In LORD CHURCHILL’S COUP, Stephen Saunders Webb further advances his revisionist interpretation of the British Empire in the seventeenth century. Having earlier demonstrates that the Anglo=American empire was classic in its form, administered by an army, committed to territorial expansion, and motivated by crusading religion, Webb now argues that both England and its American social experiments were the underdeveloped elements of an empire emerging on both sides of the Atlantic and that the pivotal moment of that empire, the so-called “Glorious Revolution,” was in fact a military coup driven by religious fears.
In a vigorous narrative, Webb populates this formative period of the Anglo-American past with colorful and commanding characters. At the center is John Churchill. We see him rise from page boy to earl of Marlborough, winning battlefield glory, influence, and promotion; and his corresponding rise from ensign of the English army taking control of the destiny of the later Stuart monarchs of Britain and America.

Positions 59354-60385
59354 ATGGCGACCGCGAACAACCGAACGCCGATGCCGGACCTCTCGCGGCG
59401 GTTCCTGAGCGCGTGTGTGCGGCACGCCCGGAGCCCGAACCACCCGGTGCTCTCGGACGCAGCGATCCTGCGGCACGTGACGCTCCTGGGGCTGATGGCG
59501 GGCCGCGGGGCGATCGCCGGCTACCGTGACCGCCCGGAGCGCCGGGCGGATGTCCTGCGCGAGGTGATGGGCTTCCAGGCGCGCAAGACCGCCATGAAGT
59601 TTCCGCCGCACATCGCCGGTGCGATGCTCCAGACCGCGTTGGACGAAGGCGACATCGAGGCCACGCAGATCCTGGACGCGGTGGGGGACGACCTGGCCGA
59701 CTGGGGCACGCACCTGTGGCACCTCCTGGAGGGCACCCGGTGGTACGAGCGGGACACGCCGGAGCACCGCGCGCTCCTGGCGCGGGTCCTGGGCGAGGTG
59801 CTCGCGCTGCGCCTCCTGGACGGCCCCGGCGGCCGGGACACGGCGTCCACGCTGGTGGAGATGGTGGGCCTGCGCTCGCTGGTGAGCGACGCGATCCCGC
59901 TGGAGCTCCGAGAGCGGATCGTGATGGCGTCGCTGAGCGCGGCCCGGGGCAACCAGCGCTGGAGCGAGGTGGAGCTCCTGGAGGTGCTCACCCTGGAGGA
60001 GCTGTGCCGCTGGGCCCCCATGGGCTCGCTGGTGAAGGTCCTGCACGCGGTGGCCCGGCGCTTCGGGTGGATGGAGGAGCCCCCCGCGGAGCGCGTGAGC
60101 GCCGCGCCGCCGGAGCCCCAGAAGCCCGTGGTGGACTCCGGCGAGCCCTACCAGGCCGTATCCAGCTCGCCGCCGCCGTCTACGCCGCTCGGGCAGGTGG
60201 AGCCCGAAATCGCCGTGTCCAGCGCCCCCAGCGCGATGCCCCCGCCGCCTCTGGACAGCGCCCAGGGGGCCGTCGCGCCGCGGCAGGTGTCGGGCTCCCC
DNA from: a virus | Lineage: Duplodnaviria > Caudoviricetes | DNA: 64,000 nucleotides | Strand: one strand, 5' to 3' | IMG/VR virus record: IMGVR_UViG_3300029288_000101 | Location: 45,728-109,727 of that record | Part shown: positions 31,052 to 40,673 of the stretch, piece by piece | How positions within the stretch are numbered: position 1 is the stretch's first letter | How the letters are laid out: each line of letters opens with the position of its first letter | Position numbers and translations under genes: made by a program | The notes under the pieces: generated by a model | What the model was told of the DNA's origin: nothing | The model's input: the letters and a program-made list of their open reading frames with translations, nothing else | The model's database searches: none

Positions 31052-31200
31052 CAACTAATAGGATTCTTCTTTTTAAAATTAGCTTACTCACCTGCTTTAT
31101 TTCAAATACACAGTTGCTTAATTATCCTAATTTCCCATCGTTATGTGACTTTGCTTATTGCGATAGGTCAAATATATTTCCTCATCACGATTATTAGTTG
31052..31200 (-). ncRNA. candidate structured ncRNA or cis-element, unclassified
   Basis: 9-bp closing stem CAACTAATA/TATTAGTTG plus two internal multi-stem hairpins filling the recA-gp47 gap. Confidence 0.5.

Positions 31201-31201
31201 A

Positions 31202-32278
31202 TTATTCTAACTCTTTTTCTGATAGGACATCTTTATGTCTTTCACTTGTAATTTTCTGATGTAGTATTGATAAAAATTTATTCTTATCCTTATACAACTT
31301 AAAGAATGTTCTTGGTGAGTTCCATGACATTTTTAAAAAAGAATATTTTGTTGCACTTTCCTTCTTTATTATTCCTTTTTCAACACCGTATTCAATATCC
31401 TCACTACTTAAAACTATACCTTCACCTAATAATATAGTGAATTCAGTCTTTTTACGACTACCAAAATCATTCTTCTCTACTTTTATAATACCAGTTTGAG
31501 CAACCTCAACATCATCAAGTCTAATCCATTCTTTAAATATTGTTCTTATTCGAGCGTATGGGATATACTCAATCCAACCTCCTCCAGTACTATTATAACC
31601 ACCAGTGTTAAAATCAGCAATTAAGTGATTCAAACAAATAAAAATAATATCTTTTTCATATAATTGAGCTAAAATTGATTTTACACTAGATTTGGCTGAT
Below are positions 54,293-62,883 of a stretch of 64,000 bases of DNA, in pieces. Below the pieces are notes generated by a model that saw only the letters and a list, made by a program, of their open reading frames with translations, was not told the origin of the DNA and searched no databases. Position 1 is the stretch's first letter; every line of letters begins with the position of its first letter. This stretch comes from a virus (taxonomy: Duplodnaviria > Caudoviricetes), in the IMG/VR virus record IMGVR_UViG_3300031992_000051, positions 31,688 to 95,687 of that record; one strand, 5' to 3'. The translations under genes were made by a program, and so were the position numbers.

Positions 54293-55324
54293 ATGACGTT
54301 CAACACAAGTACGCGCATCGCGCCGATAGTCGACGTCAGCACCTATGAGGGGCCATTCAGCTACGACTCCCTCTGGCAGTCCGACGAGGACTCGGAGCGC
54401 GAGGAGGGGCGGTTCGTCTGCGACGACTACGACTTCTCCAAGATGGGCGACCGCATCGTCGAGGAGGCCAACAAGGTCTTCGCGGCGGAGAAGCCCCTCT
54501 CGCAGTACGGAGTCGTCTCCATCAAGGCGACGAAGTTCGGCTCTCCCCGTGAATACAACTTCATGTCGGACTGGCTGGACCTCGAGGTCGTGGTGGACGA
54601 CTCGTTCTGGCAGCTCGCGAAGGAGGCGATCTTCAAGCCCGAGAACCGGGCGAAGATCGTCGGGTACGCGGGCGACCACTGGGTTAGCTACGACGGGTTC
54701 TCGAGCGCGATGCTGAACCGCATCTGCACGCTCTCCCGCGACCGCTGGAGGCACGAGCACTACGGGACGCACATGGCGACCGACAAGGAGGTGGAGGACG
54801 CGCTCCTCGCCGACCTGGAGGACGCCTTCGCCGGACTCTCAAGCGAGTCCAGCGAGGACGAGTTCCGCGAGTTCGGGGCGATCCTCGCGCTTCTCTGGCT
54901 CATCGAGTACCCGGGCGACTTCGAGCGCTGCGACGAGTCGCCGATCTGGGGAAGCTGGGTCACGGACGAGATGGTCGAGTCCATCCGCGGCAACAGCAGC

Webb shows us Churchill increasingly alarmed by the Catholicizing course of his patron, James II, and becoming instrumental in the organization of a successful coup to protect Anglicanism and the constitution. We see the resulting alliance with William of Orange, the Protestant champion of Europe, quickly turn sour as William makes himself king; and we see Churchill, now transformed into imperial politician, once again in power—able to secure the succession of Queen Anne and negotiate the terms of resumption of war against France.
Throughout, Webb makes it clear that at the heart of Churchill’s ascent and actions is his vision of America as a decisive factor in the world war between England and France for impersonal supremacy. As the book ends, Churchill’s American agenda thus becomes central to the war aims of the Grand Alliance.